The Reading Chick Also Bakes: Bouchon Bakery – Chocolate Chunk and Chip Cookies

My baking challenge has gotten even more challenging while baking during a pandemic when everyone and their mother is learning how to bake bread. Not only is yeast hard to find but now flour is also getting hard to come by. Luckily, I had enough in the jar to bake these yummy cookies. Funny enough, because of the Chocolate tart I baked a few weeks ago, I also had enough high quality chocolate to use for the recipe.

As this is my second cookie recipe I was pretty familiar with some of the techniques that Bouchon Bakery uses to make their cookies extra special. I gathered my dry ingredients, flour, baking soda, and salt and sifted them together into a bowl. OK, I didn’t sift them this time. I’ll admit that I ran a fork through the mix to make sure it was blended in well.

I combined the dark brown sugar and sugar with molasses. That molasses (just shy of two teaspoons) really added an extra layer of flavor to these cookies that helped set them apart from normal chocolate chip cookies. I’ll be remembering this trick!

I mixed it together until with was kind of smooth. Then I took out my two bars of Valrhona chocolate and started chopping it up into pieces. Now, I didn’t mention this previously but I actually went on a trip to France a couple of years ago with my sister and my mom and we toured the Valrhona chocolate factory. OK, I’ll be honest, we mainly toured the gift shop, but I brought back a lot of cooking chocolate on that trip. However, these particular bars of chocolate were purchased here in the good ole USA in Sur La Table for $13.00 each. Yep, you read that right. I used the remaining 40% chocolate and chunked it up.

Then I ruined it by using Kroger brand semi-sweet chocolate chips for the chip portion of this recipe. Hey, we’re in a pandemic here! I can’t go running out to the store for high quality chocolate chips!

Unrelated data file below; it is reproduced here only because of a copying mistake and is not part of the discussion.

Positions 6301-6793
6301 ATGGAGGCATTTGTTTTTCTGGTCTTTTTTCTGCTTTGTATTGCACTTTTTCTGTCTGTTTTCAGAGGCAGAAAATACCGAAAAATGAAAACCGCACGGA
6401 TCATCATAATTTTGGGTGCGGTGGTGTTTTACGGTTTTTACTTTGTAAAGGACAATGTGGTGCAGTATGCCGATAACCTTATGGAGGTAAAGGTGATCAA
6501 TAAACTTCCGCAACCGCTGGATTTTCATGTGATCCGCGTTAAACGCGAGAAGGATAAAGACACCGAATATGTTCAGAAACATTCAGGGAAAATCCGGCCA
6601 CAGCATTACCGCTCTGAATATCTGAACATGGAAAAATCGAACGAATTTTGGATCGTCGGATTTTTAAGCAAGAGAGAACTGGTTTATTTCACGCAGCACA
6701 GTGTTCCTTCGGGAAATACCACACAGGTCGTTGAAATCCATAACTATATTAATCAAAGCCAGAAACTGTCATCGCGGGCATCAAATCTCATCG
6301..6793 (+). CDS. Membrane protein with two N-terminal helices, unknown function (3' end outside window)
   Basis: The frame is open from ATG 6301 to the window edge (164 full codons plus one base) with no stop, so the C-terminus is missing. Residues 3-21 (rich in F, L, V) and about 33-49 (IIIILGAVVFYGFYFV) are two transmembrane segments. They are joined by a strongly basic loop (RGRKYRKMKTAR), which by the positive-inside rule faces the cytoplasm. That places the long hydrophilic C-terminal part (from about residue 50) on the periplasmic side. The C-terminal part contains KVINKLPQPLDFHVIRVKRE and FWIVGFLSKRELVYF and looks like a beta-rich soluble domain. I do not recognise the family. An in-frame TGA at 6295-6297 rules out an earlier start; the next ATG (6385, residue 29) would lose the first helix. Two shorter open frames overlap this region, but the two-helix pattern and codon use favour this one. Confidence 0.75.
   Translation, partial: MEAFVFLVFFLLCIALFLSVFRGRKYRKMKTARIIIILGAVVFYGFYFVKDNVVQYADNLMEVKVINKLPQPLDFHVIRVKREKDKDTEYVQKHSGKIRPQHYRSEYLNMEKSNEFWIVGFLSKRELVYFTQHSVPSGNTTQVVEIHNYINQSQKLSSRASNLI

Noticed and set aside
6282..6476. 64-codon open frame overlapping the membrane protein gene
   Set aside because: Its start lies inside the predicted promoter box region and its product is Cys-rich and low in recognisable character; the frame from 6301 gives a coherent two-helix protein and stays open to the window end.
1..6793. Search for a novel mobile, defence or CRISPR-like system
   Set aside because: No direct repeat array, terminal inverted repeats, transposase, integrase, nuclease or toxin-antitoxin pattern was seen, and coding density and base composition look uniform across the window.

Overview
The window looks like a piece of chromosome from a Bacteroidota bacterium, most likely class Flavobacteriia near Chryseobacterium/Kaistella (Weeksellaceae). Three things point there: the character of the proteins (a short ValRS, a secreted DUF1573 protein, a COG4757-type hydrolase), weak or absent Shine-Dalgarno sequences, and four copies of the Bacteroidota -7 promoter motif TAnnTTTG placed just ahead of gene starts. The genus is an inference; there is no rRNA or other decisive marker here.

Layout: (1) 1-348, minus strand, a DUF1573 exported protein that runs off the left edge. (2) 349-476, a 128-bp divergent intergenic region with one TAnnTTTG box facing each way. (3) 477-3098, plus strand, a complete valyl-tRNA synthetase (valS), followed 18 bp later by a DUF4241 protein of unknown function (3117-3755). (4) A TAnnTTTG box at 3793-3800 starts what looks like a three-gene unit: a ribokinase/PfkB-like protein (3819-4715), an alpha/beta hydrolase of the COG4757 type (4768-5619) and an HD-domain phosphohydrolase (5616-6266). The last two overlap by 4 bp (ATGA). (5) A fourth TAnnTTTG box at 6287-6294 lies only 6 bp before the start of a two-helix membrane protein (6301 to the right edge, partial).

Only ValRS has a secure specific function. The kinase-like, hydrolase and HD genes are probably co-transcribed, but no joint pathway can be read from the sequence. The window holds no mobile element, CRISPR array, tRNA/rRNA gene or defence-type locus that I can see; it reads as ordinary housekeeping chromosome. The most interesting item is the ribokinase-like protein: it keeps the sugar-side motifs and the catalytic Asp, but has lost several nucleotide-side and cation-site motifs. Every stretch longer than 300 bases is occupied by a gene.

Next up was pommade-ing the butter. I have gotten to be a pro at this technique! I warm up my glass mixing bowl, with the butter in it over the flame of the gas stove top. I do NOT sit the bowl down. That would melt the rubber on the bottom of the bowl that fits it into my mixer. You really just want to warm the bowl so that when you whip that butter for three to four minutes it turns into the consistency of mayonnaise.

This makes such a huge difference! When you mix your sugars into that whipped butter it gives the words light and fluffy new meaning! Add your eggs, mix, and then you’re ready to add in your dry ingredients. Once that’s mixed add in your chocolate chips and chunks and vôilá! You have some extremely delicious cookie dough.

If I had only known this dough would only make 2 dozen cookies I’d have made more! Now, Bouchon wants you to make 6 very large cookies with this dough. Can you imagine? Although, I could certainly eat that humongous cookie, I think my family would have a cow that they only got one cookie each. It’s a psychological game we play with our baked goods. I use a one inch cookie scoop and made two dozen. Still not a lot of cookies but better than six.

I pop them in the oven and they are truly pretty looking cookies. They spread evenly, puff up the way they are supposed to and when they cool? Devine! Slightly chewy with a tang from that small bit of molasses. The chocolate taste? Yum!

This is an easy to make recipe and one that I will definitely return and bake. I will NOT be using $13 bars of chocolate, but I’d imagine it will still be just as good with a normal bar of 40% Hersheys or Ghiradelli chocolate.

I did not purchase anything extra for this recipe and used what I had in the house. I even had the molasses because I love to make gingerbread at the holidays, so the cost of this one was cheap. $0

I didn’t learn anything new but I was able to go back and use the pommade technique and I feel like I’ve gotten very good at that and can incorporate that into some future baking.

If you’d like to purchase this cookbook, here’s a picture and click the link below to go to it’s listing on Amazon.

Happy Baking!


Bouchon Bakery (The Thomas Keller Library)